Rambeau finds Wanda at her house and tries to convince her that Vision is in danger. However, Wanda still doesn’t want to hear anything about the outside world, and Agnes comes to her neighbor’s defense, ushering her away. As she follows Agnes, Wanda leaves Monica with a warning: “Don't make me hurt you.”

At Agnes’ house, Wanda begins to get a bad feeling when she realizes there is no sign of Billy or Tommy anywhere. When Agnes says they might be playing in the basement, Wanda wanders down thataways, only to find a mysterious, overgrown chamber with a glowing book on a stand.

Agnes meets her down there, flaunting her purple-tinted magic abilities for the first time. Agnes reintroduces herself as the witch Agatha Harkness, and, accompanied by her own theme song (the meme-rific “Agatha All Along”) reveals that she was responsible for everything in the Hex, after all. (Oh, The Hex! I get it now).

In an end tag (the first of the series, in fact) Pietro catches Monica snooping around Agnes/atha’s house and says - aptly - “snoopers gonna snoop.”

I’ve already written a review detailing a fairly negative element of this show that I feel is unignorable. While I still hold those opinions very strongly, I want to analyze these last three episodes holistically. So, ironically, I’m now going to ignore those “unignorable” feelings entirely, instead focusing on the artistry of Jac Schaeffer’s universe (however serving of a higher power it may be in my mind).

That said, my feelings toward this episode were not all sunshine and daisies. For one, I think the reveal that Hayward and Agnes were the bad guys was essentially set in stone from day one, making the ado surrounding Agatha’s reveal seem a bit redundant. The “Agatha All Along” bit was certainly kitschy, but I think that would’ve worked had the villain reveal been even a bit more surprising; as it is, the song feels like force-feeding us shock toward something fans had worked out well before the show was even released. Hey, I’m not a total Scrooge though - the song is definitely, as the kids say it, a bop.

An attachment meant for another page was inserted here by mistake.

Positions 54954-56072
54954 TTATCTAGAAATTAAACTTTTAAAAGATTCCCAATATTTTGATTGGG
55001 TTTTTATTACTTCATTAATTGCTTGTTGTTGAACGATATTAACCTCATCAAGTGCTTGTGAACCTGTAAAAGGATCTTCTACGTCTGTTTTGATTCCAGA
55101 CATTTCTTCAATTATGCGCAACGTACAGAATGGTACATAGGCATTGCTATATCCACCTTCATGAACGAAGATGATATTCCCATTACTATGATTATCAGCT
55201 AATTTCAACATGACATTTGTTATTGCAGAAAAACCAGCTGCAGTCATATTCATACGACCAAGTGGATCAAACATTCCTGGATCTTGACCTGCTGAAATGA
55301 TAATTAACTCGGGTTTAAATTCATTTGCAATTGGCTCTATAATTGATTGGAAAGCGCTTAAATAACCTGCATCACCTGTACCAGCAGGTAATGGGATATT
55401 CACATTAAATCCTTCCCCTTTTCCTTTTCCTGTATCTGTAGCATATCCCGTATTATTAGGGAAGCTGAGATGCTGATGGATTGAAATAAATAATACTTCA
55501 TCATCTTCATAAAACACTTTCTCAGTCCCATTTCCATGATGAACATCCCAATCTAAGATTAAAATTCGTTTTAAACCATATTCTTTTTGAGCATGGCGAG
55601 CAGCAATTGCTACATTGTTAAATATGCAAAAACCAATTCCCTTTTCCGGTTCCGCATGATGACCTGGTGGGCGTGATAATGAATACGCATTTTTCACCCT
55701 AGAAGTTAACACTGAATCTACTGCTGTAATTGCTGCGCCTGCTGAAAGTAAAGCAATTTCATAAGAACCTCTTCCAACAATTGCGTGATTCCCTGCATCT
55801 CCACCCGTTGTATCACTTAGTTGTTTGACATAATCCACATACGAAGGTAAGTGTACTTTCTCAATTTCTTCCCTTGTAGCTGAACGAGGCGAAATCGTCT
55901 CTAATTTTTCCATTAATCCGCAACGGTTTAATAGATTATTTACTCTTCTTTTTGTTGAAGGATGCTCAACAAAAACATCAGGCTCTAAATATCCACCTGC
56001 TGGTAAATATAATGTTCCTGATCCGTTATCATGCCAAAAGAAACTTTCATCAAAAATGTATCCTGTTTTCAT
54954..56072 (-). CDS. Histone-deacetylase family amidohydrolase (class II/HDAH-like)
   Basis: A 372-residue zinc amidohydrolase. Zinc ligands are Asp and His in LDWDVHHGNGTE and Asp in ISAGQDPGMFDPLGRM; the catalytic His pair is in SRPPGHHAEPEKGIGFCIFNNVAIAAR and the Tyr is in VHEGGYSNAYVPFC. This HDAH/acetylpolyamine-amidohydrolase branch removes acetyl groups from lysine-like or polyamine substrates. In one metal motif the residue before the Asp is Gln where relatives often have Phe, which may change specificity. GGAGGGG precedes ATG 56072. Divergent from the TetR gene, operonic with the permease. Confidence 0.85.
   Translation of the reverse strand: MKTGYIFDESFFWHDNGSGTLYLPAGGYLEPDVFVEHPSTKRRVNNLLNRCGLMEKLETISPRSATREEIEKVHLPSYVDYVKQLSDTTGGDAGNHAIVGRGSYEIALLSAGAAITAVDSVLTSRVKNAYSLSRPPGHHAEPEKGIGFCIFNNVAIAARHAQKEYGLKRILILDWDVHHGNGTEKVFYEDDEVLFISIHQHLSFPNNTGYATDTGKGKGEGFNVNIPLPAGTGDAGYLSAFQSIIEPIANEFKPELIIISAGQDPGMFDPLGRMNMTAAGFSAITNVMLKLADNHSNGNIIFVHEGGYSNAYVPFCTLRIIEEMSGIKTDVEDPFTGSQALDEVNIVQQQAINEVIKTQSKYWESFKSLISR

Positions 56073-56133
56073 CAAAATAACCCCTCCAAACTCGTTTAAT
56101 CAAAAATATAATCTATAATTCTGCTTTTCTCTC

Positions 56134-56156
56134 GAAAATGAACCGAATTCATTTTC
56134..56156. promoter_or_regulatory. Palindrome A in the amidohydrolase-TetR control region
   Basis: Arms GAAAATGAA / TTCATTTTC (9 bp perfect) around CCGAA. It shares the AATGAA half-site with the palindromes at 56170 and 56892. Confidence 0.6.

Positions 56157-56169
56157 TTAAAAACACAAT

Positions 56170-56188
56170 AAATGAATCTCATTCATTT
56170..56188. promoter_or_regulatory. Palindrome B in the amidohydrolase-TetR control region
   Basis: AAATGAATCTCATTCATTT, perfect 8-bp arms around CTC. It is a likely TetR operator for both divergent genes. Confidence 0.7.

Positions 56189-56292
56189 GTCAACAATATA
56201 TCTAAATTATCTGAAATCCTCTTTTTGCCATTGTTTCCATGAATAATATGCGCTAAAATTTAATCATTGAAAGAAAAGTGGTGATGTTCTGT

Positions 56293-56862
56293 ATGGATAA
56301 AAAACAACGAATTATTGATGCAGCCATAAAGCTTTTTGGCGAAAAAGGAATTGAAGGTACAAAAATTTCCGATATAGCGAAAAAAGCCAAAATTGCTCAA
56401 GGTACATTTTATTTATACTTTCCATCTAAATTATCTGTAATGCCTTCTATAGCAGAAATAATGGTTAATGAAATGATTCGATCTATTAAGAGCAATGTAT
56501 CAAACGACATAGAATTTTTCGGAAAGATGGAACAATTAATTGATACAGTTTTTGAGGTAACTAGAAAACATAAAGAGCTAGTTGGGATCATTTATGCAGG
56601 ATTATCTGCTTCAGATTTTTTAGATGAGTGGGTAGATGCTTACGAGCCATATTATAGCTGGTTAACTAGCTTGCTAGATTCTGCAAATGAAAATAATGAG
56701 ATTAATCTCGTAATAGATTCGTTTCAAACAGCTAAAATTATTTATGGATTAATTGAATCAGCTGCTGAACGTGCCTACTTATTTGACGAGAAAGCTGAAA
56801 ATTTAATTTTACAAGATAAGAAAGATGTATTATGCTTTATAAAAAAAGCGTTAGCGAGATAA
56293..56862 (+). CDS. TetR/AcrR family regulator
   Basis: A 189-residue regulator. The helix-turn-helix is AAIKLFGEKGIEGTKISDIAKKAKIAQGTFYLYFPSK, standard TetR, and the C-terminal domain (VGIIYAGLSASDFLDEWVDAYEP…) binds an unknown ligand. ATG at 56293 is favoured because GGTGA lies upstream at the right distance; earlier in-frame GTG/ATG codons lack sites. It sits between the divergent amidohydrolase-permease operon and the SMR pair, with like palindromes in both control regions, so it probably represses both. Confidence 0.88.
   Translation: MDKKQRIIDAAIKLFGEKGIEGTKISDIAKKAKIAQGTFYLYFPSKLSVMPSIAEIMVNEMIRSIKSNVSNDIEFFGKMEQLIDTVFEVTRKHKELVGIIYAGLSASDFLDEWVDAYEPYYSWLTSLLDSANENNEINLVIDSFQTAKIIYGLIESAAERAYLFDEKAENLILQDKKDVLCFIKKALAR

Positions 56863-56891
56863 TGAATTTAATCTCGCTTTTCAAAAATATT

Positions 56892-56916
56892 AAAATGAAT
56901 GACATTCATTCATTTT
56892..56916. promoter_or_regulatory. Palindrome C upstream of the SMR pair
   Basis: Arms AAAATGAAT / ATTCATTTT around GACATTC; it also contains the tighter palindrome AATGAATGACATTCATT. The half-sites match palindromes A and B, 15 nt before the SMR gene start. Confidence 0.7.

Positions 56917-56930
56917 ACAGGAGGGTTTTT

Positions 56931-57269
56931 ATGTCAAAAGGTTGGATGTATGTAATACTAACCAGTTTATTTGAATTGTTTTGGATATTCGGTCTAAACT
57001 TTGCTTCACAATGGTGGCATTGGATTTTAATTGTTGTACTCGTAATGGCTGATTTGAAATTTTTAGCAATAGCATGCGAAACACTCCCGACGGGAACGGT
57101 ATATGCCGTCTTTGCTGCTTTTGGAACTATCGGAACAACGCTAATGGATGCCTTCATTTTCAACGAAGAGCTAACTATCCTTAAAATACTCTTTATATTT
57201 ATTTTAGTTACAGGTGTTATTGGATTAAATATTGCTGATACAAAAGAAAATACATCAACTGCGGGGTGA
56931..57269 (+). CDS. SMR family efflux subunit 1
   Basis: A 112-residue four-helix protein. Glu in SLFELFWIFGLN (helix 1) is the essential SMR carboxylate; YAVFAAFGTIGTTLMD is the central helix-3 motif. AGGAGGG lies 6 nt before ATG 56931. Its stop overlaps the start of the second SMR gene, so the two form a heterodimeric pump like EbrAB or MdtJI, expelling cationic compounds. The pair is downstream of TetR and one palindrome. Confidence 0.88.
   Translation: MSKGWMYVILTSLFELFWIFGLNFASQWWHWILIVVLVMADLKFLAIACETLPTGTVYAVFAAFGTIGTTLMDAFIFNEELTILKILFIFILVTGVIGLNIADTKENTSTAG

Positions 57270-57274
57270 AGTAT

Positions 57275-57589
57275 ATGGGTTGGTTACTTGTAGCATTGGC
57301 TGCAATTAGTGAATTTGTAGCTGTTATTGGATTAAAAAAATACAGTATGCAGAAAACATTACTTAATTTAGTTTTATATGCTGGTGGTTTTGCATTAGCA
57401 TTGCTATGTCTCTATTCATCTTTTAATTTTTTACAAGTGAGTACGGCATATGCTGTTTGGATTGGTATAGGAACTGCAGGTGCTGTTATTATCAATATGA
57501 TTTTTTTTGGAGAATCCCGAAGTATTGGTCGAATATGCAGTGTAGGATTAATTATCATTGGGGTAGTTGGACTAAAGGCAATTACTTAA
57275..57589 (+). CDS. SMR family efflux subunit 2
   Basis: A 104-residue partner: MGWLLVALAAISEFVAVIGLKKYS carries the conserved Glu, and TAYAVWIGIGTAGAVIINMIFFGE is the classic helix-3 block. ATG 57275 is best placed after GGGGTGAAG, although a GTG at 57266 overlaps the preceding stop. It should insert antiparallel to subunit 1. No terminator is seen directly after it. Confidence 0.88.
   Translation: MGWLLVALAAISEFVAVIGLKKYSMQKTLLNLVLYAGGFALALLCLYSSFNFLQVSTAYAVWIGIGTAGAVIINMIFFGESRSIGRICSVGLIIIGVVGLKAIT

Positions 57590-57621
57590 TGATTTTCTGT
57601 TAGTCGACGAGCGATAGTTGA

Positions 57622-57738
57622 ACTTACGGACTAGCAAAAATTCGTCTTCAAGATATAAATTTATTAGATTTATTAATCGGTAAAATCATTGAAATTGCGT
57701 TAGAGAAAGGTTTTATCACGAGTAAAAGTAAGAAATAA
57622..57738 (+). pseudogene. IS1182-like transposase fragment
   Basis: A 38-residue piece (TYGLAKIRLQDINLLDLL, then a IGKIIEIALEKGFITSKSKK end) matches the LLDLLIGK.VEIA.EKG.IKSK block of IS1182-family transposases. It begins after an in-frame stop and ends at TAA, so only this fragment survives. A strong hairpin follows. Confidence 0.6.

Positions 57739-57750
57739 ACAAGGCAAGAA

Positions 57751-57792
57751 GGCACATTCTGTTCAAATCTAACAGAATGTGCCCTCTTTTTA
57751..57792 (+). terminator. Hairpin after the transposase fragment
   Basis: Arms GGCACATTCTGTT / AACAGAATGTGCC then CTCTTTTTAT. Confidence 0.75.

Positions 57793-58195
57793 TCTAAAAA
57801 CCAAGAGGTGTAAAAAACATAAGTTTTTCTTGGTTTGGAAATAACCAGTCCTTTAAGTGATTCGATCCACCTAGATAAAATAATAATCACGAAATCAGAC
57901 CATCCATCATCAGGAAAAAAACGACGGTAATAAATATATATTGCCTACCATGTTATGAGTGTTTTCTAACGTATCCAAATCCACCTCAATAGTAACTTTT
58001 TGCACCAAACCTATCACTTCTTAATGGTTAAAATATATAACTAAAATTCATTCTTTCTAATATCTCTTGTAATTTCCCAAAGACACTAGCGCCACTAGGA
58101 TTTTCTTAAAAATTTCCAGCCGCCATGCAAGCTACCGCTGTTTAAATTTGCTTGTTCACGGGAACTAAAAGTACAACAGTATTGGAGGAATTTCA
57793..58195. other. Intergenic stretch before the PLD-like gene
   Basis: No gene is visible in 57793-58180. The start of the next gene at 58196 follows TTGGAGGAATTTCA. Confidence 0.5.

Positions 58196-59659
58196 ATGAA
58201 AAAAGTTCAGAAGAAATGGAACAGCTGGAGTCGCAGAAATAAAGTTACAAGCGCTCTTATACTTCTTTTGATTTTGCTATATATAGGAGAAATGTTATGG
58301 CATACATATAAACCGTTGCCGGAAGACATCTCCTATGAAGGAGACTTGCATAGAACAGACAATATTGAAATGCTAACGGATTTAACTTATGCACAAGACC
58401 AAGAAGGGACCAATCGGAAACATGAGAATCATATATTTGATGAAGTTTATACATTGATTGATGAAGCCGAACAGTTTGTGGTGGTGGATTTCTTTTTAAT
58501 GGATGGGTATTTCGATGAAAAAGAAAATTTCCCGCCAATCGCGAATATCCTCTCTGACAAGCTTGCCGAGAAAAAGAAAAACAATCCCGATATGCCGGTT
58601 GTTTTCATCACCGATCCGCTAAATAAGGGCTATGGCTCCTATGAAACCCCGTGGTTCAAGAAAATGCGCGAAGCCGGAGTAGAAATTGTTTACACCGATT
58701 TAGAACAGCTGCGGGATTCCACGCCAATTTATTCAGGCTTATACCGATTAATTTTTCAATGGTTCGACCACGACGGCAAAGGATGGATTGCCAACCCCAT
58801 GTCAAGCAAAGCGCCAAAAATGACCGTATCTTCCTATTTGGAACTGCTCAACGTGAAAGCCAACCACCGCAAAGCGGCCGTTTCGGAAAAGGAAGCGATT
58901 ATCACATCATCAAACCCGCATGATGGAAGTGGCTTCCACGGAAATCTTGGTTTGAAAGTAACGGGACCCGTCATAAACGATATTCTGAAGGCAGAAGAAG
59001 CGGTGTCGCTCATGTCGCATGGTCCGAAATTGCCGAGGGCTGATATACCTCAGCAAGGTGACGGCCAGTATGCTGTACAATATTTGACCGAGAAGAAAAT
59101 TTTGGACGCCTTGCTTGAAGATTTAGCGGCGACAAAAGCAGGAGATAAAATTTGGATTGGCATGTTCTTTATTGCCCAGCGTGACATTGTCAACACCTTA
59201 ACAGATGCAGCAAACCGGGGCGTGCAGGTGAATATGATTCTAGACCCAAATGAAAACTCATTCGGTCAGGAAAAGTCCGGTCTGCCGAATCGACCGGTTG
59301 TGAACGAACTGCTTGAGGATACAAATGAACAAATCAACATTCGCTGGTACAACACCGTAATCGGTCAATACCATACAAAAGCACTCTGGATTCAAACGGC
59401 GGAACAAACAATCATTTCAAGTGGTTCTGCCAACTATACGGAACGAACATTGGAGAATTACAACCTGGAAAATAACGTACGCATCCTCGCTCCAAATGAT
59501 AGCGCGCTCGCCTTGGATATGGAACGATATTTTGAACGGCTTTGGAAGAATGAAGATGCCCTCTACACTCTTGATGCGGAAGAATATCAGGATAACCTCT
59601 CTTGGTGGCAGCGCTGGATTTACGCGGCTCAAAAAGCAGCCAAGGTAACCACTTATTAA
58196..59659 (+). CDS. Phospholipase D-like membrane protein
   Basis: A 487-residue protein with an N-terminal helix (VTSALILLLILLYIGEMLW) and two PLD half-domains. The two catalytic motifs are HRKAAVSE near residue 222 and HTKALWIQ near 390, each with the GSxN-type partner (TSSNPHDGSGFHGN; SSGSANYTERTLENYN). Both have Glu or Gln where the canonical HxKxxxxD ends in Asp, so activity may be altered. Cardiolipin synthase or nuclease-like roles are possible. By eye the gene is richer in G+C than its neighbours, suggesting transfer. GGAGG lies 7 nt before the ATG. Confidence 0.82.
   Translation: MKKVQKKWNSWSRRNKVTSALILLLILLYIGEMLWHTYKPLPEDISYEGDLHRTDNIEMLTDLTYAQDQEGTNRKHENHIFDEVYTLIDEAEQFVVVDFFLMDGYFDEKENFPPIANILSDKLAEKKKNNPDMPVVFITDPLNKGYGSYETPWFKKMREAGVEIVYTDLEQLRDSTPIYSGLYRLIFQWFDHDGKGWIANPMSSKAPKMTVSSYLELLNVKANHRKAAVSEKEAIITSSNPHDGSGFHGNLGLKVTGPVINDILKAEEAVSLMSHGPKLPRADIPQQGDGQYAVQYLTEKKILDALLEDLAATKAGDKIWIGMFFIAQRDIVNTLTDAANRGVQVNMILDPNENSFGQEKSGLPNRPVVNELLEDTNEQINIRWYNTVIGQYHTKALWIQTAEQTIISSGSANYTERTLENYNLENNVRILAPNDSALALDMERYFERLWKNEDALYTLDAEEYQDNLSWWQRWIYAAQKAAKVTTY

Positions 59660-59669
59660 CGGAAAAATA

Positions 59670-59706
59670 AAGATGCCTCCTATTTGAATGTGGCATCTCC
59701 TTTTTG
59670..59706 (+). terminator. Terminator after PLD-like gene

At times, the format and execution of the “sitcom-of-the-week” in this episode felt half-hearted, as if it was a bit less fun to emulate sitcoms from the last decade than it was to recreate ones from eras long past. I won’t lie, I would tend to agree with that idea. The petering out of the Mockumentary as a genre still feels fresh, and its habitual partner, the workplace comedy, isn’t even dead yet, with late ‘10’s greats like Superstore and Brooklyn Nine-Nine still preparing for the ends of their runs. That said, the delightfully eerie moment when Wanda tells the unseen interviewer “You’re not supposed to talk” stands out as a major highlight of the past 4 episodes, so maybe the episode was worth it just for that.